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EliteXC: What They Do Right, What They Do Wrong

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This criticism isn't necessarily a reflection of any one event, but more an amalgamation or larger picture about their product itself. One year in to their existence, a little reflection about the quality of their product is due. This is by no means exhaustive, but it does get the ball rolling. Please feel free to add either of your own.

WHAT'S WRONG WITH ELITE XC?

1. The weakness of their roster in terms of deep talent is partly a problem that's out of their hands anyway. So, it's too easy and clumsy to say any one division is not that strong. What I do criticize, though, is that no clear efforts seem underway to use the interesting weight categories to build any division. Efforts from EXC to build the heavyweight weightclass should be a given, so I'd like to see some work thrown behind the 160lbs. class. You now have Nick Diaz, K.J. Noons, Yves Edwards, Edson Berto and the always entertaining Charles Bennett in one class. That's a great starting point to find other free agent talent looking for the most optimal weightclass to coalesce under a relatively single umbrella.

2. Get a reality show. You have to give credit for leveraging a heavyweight outside of the top 20 in the world as a massive ticket draw, but the fact is the UFC has proved a reality show - even if the show itself is terrible - can still produce real, talented and marketable stars. A reality show for EXC has been rumored for months and months with nothing actually happening. As quality as the EXC product is, trying to string together interest with events as leveraging points yet only holding events months apart is not a winning strategy. I just don't think fans can be strung along like that with the UFC machine constantly on the march. They need more facetime for their product and fighters, they need brand identity and a reality show is a great way to do it.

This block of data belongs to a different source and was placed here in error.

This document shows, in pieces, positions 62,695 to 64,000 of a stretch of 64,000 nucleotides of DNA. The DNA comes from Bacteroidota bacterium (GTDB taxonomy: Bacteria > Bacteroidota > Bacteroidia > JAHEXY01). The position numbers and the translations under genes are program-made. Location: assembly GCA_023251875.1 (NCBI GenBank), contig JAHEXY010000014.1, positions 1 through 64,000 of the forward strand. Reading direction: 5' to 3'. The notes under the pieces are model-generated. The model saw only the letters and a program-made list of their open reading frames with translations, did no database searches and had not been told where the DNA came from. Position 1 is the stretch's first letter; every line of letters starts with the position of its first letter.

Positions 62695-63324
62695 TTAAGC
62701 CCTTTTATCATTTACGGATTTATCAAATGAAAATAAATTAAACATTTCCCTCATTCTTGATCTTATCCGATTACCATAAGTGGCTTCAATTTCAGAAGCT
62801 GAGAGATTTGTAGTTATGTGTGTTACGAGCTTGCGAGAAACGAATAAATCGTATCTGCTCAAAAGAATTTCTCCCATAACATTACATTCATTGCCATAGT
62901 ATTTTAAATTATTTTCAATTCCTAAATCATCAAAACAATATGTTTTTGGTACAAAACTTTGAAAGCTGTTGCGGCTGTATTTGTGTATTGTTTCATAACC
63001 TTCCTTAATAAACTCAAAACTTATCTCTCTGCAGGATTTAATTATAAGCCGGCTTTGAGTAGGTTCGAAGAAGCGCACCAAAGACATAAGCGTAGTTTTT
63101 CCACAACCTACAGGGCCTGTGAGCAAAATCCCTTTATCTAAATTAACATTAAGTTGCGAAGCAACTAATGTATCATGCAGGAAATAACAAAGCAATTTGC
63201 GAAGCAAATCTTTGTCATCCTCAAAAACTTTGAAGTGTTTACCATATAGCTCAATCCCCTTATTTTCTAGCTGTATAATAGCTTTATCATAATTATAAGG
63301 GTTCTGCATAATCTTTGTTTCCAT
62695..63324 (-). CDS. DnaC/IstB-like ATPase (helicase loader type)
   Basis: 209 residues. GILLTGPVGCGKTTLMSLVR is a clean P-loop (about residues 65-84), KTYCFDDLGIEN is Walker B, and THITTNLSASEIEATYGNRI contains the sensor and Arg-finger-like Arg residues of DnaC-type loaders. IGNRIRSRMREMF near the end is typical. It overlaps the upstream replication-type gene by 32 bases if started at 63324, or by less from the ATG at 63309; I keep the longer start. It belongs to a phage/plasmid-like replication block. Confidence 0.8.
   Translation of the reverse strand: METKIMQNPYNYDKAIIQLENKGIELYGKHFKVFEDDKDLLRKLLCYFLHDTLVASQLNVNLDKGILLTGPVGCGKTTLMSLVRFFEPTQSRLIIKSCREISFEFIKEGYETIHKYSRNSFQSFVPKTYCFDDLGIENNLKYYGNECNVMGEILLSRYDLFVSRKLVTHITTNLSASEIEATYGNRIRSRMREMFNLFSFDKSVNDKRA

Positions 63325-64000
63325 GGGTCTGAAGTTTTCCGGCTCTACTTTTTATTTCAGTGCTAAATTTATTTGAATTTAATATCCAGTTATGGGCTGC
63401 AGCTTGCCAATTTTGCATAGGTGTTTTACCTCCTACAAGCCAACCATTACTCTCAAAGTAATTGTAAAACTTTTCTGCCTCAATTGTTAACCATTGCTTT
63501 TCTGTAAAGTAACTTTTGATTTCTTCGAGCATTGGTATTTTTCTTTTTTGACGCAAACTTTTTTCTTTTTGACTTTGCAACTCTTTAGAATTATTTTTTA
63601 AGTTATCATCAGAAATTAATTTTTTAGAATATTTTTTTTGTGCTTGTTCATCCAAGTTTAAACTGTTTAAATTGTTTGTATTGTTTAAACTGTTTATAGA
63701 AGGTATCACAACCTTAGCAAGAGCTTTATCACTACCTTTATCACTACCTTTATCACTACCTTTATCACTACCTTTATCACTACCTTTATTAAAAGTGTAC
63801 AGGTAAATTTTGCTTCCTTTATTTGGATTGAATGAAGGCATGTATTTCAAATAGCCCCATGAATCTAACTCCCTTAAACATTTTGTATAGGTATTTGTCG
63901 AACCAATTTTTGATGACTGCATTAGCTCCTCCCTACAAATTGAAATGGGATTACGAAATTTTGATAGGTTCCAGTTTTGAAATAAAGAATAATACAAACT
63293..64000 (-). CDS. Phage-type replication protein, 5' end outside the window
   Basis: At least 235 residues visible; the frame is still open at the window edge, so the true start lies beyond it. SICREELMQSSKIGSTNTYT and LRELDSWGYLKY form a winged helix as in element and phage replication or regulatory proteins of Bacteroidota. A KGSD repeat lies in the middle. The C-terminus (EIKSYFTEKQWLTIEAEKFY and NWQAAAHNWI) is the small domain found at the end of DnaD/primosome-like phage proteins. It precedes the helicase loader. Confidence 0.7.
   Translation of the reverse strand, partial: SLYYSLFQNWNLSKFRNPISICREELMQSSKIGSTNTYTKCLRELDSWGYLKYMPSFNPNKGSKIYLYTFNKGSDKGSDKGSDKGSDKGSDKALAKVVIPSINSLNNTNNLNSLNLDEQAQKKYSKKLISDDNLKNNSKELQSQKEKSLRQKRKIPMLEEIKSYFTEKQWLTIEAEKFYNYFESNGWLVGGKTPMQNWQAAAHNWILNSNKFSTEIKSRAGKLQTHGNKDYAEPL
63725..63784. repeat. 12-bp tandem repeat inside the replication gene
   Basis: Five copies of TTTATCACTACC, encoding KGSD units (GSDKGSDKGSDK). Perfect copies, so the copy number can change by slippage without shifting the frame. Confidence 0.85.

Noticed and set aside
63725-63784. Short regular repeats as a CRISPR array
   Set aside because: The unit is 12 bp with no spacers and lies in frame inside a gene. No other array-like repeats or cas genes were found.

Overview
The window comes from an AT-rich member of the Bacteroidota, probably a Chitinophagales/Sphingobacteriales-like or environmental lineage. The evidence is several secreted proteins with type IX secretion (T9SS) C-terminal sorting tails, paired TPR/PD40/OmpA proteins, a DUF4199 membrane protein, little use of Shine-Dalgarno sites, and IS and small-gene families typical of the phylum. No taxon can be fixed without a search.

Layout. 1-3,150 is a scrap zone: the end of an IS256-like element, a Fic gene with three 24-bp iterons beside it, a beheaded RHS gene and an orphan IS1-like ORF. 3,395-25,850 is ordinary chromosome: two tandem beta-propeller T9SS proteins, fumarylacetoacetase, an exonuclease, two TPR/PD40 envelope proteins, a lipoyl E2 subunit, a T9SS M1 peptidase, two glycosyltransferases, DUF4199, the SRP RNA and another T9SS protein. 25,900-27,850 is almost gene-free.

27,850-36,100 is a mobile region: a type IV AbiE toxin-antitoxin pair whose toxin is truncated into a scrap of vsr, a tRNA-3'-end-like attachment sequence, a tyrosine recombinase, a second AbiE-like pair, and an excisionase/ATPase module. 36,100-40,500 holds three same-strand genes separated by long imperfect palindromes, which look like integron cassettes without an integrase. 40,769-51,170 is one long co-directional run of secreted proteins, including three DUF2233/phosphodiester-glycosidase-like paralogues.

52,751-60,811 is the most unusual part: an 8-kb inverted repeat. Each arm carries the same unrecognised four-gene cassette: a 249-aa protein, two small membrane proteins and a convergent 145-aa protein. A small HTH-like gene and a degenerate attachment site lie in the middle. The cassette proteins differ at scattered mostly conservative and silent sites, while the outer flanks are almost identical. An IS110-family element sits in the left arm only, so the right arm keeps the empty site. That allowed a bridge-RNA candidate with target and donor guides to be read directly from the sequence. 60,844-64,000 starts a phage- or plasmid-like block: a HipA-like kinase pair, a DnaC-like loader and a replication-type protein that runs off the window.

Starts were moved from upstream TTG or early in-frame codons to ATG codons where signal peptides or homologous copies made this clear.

3. Fire Bill Goldberg. Immediately. As much as Mauro's puns and similes can get a bit out of hand at times, he is the most competent play-by-play commentator in the business. Goldberg, on the other hand, offers no clear contribution to the commentating team. He's supposed to be a MMA Tony Kornheiser: the one who weaves a tale and offers a narrative about the action we are seeing. But Kornheiser is camera friendly, very bright and actually professorial to an extent. Goldberg, by contrast, doesn't give the impression that he's overly competent about the action. He also isn't that great at telling a tale. Worse, his professional wrestling background causes some awkward moments in conversation. He yells with joyous aggression at Brock Lesnar's K-1 win, engages in racially questionable banter live, and speaking of live, isn't great on camera. For all the criticism of Joe Rogan, the man is capable of cobbling together a few ideas without stuttering over his own words or carrying a though from brain to mouth. Goldberg is a big fan and supporter of the sport and his contributions are noteworthy. But if we are offering sober analysis, he adds little to the broadcast team and cheapens the professionalism of the Elite XC product.